12 Plant-Based Proteins To Keep You Healthy & Strong

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August 14, 2020

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People choose to cut back on their meat consumption or go vegan or vegetarian for so many reasons. For some it’s an ethical or environmental choice, while for others it could be about health, availability or budgeting. 

Whatever your motivation, it’s entirely possible to meet your nutritional needs without animal-derived protein, but it’s important to include a range of plant-based protein sources to ensure you are eating enough of this essential macronutrient each day!  

In 2016, the Academy of Nutrition and Dietetics emphasised that well-planned vegan and vegetarian diets are not only healthy and adequate for meeting your nutritional needs, but may also help prevent diseases such as heart disease, obesity, diabetes and some cancers. Let’s get started!

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How much protein do you need?

The National Health and Medical Research Council (for Australia and New Zealand) recommends men consume 64 grams of protein per day (or 0.84g per kg of bodyweight) and 46 grams of protein per day for women (0.75g/kg). 

According to Harvard Health in 2022, the Recommended Dietary Allowance (RDA) for protein is 0.8g/kg of body weight. They note a higher protein intake may be better for active lifestyles to maintain and build muscle and strength. 

Why is protein important?

Protein is essential for building and repairing your bones, muscles, hair, skin, heart health and energy levels. It is made up of 20 amino acids (commonly referred to as the ‘building blocks’ of the body), some of which your body naturally produces, but nine of which are ‘essential’ and need to be consumed through your diet as your body doesn’t produce them. 

Foods that contain all nine amino acids are referred to as ‘complete’ proteins, and are predominantly found in animal-based foods like meat and eggs.

Can you get enough protein from plant-based foods?

Yes! According to the National Health and Medical Research Council, you can meet your daily protein requirements and get all of the essential nine amino acids through plant-based protein sources alone. 

That being said, a single source of plant-based protein generally won’t contain all nine essential amino acids, which is why it’s so important to have a well-planned diet that includes a variety of high protein foods if you are vegan, vegetarian or tend to avoid meat.

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The benefits of plant-based sources of protein

There are many benefits of following a vegetarian or vegan diet or even reducing your meat consumption with a flexitarian diet, from the added health advantages to your environmental impact.

Weight management

According to the American Dietetic Association, vegetarians tend to have a lower body mass index. One 2016 study published in the Journal of General Internal Medicine analysed the weight loss of two groups over 18 weeks, finding the group following a vegetarian diet lost significantly more weight than the non-vegetarian group. This suggests that a plant-based diet can help with weight loss over time.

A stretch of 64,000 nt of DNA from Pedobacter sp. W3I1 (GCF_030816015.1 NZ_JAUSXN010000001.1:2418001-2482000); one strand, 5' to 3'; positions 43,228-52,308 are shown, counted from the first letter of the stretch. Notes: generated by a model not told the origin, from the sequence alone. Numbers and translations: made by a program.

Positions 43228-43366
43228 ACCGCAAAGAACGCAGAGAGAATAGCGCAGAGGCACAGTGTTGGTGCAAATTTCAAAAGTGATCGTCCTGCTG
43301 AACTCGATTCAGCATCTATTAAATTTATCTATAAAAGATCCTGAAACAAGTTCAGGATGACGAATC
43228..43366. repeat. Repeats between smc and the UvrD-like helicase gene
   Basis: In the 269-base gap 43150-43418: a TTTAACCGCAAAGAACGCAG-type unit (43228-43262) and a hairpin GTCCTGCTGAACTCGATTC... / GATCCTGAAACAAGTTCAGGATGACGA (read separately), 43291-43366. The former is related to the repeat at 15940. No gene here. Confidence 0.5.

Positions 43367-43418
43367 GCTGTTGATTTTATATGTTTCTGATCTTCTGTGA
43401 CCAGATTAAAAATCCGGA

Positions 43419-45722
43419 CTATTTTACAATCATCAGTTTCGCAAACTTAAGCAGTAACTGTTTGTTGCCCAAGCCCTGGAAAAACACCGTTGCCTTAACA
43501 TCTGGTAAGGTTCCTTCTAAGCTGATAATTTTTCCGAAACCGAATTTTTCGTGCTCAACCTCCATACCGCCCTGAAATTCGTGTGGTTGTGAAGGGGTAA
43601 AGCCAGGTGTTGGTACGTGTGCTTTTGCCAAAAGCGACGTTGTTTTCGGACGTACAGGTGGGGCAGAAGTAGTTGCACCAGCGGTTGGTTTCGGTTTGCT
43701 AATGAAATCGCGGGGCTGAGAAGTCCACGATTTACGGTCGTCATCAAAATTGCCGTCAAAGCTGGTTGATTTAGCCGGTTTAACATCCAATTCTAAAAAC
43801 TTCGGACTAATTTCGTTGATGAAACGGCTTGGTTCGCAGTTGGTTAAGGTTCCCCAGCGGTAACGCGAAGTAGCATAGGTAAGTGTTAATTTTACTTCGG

Disease prevention

In 2009, the American Dietetic Association position statement said vegetarian diets can help reduce the risk of death from ischemic heart disease according to the results of an evidence-based review. 

A healthy and well-planned vegetarian diet can also lead to a reduced consumption of saturated fat and cholesterol as well as a greater consumption of fruit, vegetables, whole grains, nuts, soy, fiber, and phytochemicals which are associated with a reduced risk of chronic illness.

Reducing harmful environment impact 

A 2018 study from the University of Oxford suggests that in order to reduce environmental impacts such as greenhouse gas emissions, address nutrient deficiencies and lower the number of deaths from chronic illness, plant-based diets should be encouraged.

Reduced blood pressure 

Following a vegetarian diet is associated with lower blood pressure, according to a 2014 meta-analysis published in the Journal of American Medical Association Internal Medicine. This is good news, as high blood pressure can damage your arteries and lead to heart disease.

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12 sources of plant-based protein

To reap the benefits of a plant-based or flexitarian diet without missing out on protein, it’s vital to know which foods to eat to hit your protein requirements and support a balanced diet.


Tofu is a ‘complete’ protein containing all nine essential amino acids and about 12g of protein per 100g serving. For comparison, a 100g serving of beef contains 15.3g of protein. Tofu also contains nutrients such as iron, calcium, manganese, magnesium and healthy polyunsaturated fats.

Made from pressed bean curd from soybeans, tofu can be relatively bland when uncooked and unseasoned, but it’s great at absorbing the flavours of the food it’s cooked with. Try adding it to a curry, stir fry, noodle soup or marinate it first. You can even scramble tofu with different seasonings as an egg substitute. Yum! 


Tempeh is another soy product and complete protein, similar to tofu, except the soybeans are fermented and pressed while whole. 

Tempeh is firmer and has a nuttier flavour than tofu, but it also makes a great, high-protein addition to stir fries, curries and salads. Tempeh contains 18.5g of protein per 100g serving.